« Last Edit: December 16, 2010, 06:40:29 PM by The Irreverent Buddhist »
~oOo~     Tat Tvam Asi     ~oOo~    How will you make the world a better place today?     ~oOo~    Fabricate Nothing     ~oOo~

Mindfullness

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Re: Overthinking Vipassana
« Reply #8 on: December 16, 2010, 07:36:32 PM »
So Matt, would you say Samatha leads to one being less " in the head" as opposed to Goenka's anapanna, and less " in the head" in general? IF so, could you explain why that is? I ask because I have always been too much of a thinker, and I am ALWAYS in my head.

Re: Overthinking Vipassana
« Reply #9 on: December 17, 2010, 02:30:52 AM »
why is being in the head bad?
it teaches sooo much about ur character and ur psychological self, creation of thoughts etc... i find it as a way of progress :)

Mindfullness

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Re: Overthinking Vipassana
« Reply #10 on: December 17, 2010, 02:37:39 AM »
Hey Siddarthgode:

I feel like I overthink everything. Lots of times, I just want to turn my brain off and shut it down. Maybe because I am so aware of my thoughts? I feel like I daydream a lot and have lots of random thoughts of bad things happening. It's just irritating, I guess.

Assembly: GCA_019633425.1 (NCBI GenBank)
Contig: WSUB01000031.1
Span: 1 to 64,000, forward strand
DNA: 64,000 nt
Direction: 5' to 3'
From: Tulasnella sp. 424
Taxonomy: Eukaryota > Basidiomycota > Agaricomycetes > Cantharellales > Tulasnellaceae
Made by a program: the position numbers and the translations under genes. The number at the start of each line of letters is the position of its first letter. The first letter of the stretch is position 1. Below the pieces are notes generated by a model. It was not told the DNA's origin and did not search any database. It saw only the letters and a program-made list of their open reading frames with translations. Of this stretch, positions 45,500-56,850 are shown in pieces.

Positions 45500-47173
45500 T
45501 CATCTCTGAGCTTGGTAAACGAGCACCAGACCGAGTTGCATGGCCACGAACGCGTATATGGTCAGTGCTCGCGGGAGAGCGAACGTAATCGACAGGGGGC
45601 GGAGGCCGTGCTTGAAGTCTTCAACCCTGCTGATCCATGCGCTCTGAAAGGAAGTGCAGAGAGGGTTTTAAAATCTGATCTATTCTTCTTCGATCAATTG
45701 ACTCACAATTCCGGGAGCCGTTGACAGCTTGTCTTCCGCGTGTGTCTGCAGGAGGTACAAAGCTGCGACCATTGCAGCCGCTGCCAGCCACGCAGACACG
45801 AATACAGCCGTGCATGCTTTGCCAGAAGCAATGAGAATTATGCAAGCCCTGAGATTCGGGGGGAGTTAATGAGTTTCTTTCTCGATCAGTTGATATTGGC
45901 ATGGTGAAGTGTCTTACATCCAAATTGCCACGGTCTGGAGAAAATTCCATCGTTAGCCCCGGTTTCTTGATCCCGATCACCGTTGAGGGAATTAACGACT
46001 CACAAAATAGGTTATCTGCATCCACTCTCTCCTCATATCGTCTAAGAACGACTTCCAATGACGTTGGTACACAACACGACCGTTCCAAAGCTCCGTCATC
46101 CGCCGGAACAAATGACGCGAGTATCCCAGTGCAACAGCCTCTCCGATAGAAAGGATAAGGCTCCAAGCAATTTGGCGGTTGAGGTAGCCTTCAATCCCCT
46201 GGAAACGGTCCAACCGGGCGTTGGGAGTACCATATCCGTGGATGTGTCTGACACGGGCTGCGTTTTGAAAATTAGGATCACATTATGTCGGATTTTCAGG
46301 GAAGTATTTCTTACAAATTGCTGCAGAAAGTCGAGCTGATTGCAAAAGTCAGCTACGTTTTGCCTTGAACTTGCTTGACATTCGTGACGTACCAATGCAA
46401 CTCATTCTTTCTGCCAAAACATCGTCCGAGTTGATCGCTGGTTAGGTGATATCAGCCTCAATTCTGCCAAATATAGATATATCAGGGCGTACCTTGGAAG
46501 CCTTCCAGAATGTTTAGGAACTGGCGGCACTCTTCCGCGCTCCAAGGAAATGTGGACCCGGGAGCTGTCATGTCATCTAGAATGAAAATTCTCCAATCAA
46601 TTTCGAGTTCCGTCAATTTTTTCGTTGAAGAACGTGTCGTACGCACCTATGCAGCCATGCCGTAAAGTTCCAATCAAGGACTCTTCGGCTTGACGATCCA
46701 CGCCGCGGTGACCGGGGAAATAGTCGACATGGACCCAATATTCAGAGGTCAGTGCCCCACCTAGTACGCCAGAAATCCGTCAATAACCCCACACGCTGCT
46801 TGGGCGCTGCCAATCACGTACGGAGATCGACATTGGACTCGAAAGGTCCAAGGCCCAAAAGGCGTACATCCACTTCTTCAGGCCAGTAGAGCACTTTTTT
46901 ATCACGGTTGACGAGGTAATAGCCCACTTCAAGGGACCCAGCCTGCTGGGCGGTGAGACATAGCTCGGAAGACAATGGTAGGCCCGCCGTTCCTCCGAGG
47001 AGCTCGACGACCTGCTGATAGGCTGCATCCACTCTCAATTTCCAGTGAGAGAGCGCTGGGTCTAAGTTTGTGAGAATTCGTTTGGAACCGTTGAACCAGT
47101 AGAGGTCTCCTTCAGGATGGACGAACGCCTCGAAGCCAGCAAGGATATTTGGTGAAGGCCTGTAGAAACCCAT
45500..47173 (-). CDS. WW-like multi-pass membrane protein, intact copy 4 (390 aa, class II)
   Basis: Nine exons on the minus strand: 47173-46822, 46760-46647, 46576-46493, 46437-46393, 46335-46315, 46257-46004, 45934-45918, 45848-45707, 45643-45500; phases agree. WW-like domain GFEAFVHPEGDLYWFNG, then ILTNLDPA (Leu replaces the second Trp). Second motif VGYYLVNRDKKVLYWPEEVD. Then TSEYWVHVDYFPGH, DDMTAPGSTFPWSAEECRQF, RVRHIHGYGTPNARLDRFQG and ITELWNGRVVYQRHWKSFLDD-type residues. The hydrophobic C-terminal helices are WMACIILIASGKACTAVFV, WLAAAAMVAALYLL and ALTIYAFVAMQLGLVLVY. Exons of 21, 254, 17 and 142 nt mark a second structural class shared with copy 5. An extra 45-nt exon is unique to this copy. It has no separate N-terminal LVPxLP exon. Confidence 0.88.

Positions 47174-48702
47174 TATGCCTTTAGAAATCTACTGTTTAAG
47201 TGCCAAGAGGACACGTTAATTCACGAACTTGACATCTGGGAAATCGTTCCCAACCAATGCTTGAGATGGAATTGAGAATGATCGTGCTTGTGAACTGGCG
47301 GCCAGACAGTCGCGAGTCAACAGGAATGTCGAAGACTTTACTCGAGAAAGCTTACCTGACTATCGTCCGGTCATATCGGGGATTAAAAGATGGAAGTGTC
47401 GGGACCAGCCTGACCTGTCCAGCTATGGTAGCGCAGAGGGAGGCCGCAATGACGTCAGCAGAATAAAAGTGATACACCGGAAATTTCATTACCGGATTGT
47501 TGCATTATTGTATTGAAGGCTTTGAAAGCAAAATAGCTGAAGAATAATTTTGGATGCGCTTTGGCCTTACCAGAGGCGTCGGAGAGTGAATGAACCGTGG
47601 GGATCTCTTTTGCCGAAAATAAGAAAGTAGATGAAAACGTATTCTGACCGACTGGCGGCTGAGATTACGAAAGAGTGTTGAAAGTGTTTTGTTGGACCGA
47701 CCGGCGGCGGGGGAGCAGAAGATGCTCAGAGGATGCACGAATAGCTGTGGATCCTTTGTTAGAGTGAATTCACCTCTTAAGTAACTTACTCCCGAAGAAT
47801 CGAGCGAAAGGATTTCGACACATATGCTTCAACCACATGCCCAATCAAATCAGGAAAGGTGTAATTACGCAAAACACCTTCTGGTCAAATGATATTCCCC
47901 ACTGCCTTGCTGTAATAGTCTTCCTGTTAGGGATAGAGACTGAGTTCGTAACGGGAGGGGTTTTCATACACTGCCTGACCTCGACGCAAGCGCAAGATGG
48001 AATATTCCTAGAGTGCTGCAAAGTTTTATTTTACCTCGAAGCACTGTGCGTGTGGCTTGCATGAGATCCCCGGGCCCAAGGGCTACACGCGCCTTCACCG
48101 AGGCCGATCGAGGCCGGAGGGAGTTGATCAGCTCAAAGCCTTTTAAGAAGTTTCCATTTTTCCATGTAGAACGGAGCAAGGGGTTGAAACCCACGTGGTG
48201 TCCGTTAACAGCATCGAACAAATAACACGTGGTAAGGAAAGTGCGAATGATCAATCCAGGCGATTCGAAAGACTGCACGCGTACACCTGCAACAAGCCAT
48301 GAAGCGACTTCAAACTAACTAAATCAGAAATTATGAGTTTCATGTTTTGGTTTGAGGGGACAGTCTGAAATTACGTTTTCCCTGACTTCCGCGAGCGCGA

maybeiam

  • Member
  • Nature is a beautiful peace to be
Re: Overthinking Vipassana
« Reply #11 on: December 17, 2010, 02:44:44 AM »
some positive exercises should help you ,
for example:
are you using the dharma period after your siting sessions ?
spreading positive might help balancing with the negative
Bless you

Re: Overthinking Vipassana
« Reply #12 on: December 17, 2010, 07:34:26 AM »
whenever u think u r thinking too much or some bad thought came into ur head or if u want to relax then just remember ur breath. as soon as u bring breath into ur awareness ur thinking stops.

atleast thats what i do.
« Last Edit: December 17, 2010, 07:37:52 AM by siddharthgode »

Matthew

  • The Irreverent Buddhist
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  • Meditation: It's a D.I.Y. project.
    • KISS: Keep it simple stupid.
    • Getting nowhere slowly and enjoying every moment.
Re: Overthinking Vipassana
« Reply #13 on: December 17, 2010, 10:03:40 AM »
Being in the head is unwholesome because the western/modern tendency is to identify with mind and to ignore body. The Buddha always put body as the first of the personality factors for a reason: unless you have fully engaged your body in the practice you can hide mental suffering in the body unseen and unchanged, blocking your practice.
~oOo~     Tat Tvam Asi     ~oOo~    How will you make the world a better place today?     ~oOo~    Fabricate Nothing     ~oOo~

Re: Overthinking Vipassana
« Reply #14 on: December 17, 2010, 10:31:48 AM »
Quote